1397 words - 6 pages growing food products to un-food products, famine and in China, economic corruption. Those effects took and will take years to fix, and heavily outweighing any benefits Asia may have gained.Europe's colonization of India and China had negative effects on local political systems, leading to corruption and disunion of the peoples and governments. The movement to remove British from power in India, the Indian National Congress (INC), was one of the

Evaluate the advantages and disadvantages of Continuing Professional Development to professional associations, employers and employees.

1989 words - 8 pages With the rapid pace of change, many people may find that their skills and knowledge, acquired over the recent past, are outdated. In order to update their members, many professional groups have introduced the concept of Continuing Professional Development (CPD). (Foot and Hooks, 2002).The Royal Town Planning Institute (2001) holds that CPD is the means by which members of professional associations maintain, improve and broaden their knowledge

India and China: A Comparison of Economic Growth and Development

2154 words - 9 pages as the world's next major powers. Although the economies of these two emerging superpowers continue to grow they each face unique challenges in maintaining economic stability. (Chen, Kuan-I, 3)Achieving these levels of economic growth and gaining status as emerging world powers was not easy for India or China. "The present governments in both countries inherited economies torn by partition in the case of India and civil strife in China and

Inequality in Education and Jobs in China

2678 words - 11 pages in terms of education and jobs after the economic reform began in China. To understand the dynamics of the inequality inherent in the educational system, it is necessary to understand the evolution of the Chinese education system and the redistributions of jobs under the socialist state. Until the 1980s, China's distributional policies strongly favored urban areas; the rationing system introduced in the 1950s enabled urban residents to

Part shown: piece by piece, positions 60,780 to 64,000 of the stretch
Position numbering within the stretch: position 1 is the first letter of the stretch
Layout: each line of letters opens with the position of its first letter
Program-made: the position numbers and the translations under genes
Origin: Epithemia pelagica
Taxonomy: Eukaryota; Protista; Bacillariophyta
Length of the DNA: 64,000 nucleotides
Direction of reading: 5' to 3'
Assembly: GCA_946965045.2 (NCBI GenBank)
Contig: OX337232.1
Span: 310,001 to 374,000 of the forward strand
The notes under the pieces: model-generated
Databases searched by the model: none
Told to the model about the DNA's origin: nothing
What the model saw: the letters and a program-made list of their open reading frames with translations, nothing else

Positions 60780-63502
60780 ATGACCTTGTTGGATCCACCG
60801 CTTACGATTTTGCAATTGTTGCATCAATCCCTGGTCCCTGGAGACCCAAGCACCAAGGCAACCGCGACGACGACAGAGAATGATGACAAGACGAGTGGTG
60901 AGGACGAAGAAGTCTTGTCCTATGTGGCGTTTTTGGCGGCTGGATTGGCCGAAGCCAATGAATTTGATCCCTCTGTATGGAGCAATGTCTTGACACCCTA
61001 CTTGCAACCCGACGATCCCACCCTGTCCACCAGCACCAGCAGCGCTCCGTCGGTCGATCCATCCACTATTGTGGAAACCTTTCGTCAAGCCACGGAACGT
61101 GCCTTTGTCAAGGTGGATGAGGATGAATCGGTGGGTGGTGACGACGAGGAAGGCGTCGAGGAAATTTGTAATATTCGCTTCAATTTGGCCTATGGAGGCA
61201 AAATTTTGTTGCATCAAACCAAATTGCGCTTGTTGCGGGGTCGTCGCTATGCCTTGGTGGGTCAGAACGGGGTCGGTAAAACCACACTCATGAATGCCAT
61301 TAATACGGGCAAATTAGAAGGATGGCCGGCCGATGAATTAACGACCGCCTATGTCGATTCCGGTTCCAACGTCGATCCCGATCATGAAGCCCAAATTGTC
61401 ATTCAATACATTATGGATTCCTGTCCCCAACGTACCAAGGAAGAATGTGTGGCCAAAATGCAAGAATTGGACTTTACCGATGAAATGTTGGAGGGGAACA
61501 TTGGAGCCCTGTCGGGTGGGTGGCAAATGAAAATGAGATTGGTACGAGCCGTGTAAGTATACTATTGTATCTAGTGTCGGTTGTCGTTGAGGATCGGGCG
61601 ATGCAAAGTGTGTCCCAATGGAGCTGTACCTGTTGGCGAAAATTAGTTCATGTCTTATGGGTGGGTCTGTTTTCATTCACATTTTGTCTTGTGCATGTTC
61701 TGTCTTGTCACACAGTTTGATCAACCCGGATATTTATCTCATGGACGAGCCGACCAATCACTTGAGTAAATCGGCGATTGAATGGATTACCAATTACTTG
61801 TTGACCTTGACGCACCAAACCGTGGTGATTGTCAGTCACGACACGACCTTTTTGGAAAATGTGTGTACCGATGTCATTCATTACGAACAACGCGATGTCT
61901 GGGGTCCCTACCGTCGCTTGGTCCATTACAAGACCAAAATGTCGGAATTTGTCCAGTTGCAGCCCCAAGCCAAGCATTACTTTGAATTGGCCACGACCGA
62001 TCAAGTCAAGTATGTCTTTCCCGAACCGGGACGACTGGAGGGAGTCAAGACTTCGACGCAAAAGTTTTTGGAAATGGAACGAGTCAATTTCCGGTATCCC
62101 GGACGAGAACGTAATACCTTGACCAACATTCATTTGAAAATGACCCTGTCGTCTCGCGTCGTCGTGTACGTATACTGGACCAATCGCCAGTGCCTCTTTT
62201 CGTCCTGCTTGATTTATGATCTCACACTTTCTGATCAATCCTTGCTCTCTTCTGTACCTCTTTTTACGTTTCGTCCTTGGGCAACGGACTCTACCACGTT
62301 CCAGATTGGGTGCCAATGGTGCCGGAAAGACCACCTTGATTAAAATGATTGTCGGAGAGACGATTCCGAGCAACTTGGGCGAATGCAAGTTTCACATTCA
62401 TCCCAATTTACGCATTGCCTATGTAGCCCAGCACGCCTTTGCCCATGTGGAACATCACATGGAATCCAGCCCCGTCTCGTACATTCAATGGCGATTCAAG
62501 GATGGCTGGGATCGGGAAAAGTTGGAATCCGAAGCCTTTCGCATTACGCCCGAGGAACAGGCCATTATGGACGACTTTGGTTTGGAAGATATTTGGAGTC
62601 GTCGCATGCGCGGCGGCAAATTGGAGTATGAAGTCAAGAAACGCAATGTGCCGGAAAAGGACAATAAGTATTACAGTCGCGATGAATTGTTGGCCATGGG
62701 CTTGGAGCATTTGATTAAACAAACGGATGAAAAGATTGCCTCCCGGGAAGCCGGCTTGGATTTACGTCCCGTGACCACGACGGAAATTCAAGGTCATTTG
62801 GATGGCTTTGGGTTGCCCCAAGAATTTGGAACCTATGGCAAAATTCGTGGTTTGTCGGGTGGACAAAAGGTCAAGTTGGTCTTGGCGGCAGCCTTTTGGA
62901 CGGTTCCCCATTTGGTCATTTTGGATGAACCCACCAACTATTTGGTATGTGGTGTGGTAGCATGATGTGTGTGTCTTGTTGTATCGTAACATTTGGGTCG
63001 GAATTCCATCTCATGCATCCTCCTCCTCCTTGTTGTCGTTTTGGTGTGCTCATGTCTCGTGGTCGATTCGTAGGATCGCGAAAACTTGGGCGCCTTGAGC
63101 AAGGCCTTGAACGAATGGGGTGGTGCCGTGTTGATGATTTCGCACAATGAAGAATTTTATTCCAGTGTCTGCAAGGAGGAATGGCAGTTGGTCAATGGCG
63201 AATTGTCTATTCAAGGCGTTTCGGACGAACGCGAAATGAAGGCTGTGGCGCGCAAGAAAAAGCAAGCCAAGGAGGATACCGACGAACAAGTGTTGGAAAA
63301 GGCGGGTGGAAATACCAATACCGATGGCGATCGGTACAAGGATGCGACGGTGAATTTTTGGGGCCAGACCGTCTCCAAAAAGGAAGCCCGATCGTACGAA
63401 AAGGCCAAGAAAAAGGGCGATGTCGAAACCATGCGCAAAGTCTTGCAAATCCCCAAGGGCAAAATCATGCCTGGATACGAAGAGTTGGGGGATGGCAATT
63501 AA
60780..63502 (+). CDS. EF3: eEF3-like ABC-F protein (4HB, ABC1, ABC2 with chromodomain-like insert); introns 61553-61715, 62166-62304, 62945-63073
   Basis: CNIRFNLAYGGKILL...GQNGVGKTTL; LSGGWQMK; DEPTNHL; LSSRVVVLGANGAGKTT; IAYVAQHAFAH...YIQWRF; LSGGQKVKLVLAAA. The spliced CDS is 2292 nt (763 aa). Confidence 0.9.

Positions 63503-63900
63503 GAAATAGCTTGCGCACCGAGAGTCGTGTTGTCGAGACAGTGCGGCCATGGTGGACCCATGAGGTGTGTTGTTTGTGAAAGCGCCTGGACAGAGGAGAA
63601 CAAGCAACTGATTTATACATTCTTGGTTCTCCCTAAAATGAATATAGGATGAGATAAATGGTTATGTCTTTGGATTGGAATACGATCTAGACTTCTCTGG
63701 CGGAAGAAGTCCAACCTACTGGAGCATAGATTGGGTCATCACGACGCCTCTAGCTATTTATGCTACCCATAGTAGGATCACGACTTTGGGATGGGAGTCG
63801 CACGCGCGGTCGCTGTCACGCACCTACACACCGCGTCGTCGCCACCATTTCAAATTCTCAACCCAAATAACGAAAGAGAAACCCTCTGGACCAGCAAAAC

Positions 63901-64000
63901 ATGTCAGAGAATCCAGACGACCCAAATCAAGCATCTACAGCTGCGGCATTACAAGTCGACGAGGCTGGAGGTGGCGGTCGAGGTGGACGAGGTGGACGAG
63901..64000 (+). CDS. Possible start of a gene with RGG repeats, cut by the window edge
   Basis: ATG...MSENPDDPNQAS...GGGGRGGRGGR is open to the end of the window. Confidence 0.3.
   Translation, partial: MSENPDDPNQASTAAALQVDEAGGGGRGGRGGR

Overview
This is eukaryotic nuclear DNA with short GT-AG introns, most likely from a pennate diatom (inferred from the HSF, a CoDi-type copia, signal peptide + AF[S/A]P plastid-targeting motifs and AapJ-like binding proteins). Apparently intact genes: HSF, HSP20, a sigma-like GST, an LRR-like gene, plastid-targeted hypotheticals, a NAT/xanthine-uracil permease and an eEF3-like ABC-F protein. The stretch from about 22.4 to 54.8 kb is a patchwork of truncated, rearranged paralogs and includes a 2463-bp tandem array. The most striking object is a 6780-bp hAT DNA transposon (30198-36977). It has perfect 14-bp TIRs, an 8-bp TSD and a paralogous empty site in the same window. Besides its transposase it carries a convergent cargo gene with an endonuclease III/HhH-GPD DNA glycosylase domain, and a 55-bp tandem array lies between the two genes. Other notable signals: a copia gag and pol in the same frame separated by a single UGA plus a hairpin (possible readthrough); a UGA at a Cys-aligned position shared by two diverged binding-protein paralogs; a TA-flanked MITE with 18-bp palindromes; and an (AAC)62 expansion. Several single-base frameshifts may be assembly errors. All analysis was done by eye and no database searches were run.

China, India, and Multinational Enterprises

1132 words - 5 pages expected to be equal in size to the US economy by 2020 (International Monetary Fund (IMF), 2011). It is clear that the continued expansion of China’s and India’s economies places them as a dominant economic forces that Multinational Enterprises will have to compete with for market share in China, India, emerging markets and domestically. Professor Khanna in his article China + India the Power of Two emphasizes the importance of businesses gaining a

Memo: China and India threats

1631 words - 7 pages regional tensions, including border disputes with China and difficult relations with Pakistan. A brief outline of the threats of a rising China versus the threats of a rising India: 1. Both India and China have comparable power will undermine the US’ ability to protect its interests. Power transitions between international super powers are dangerous. Furthermore, unipolarity is less dangerous than bipolarity because there are less clashes and

FDI in Real Estate of India and China

4358 words - 17 pages FDI in Real Estate of India and China FDI refers to the investment made by a foreign individual or company in productive capacity of another country for example, the purchase or construction of a factory. FDI also refers to the purchase of a controlling interest in existing operations and businesses (known as mergers and acquisitions). Multinational firms seeking to tap natural resources, access lucrative or emerging markets, and keep

Similar Essays

Comparison Of China And India Essay

3711 words - 15 pages Beata Jabłońska Żółwin, 22.04.2007'Comparison of development strategies in China and India'1. IntroductionThe media, financial press, are all talking about the rise of China and India in the international economy. China and India together constitute more than one-third of the world's population, both had similar development strategies prior to breaking out their insulation from the world economy and ushering from

The Positive Impact Of Globalization Upon China And India

1438 words - 6 pages has influenced our modern world far beyond those predecessors’ wildest dreams. The Western culture has infiltrated almost every corner of the globe. Its capital, infrastructures, knowledge, and talent can be found all over. It has a dramatic impact on India and China. These countries in turn, have also passed on their influence to other countries. It is a never-ending domino effect that circumvents the globe. Some of the Western influence has

Socioeconomic Populism: The Populist Measures Of India And China

2734 words - 11 pages therefore be harmful to the welfare of the people of a country. Hence, the Government takes measures to ensure the betterment of their people during these crises. These measures taken by the Government is to ensure equality and inclusion of the ‘people’ against the elite, thus being called Populist Measures. This paper will examine the Populist Measures of India and China, comparing them and evaluating their strengths and weaknesses to find out which

Similarities And Differences Of China And India

1505 words - 6 pages similarities, they too acquired distinctive qualities throughout the same categories.To begin with, India and China's political systems had their differences, but they also had significant similarities. In China they had a centralized government, meaning they were ruled by an emperor of a royal family. These emperors controlled China through a bureaucratic system. But before a person can be part of the bureaucracy, they first have to take a civil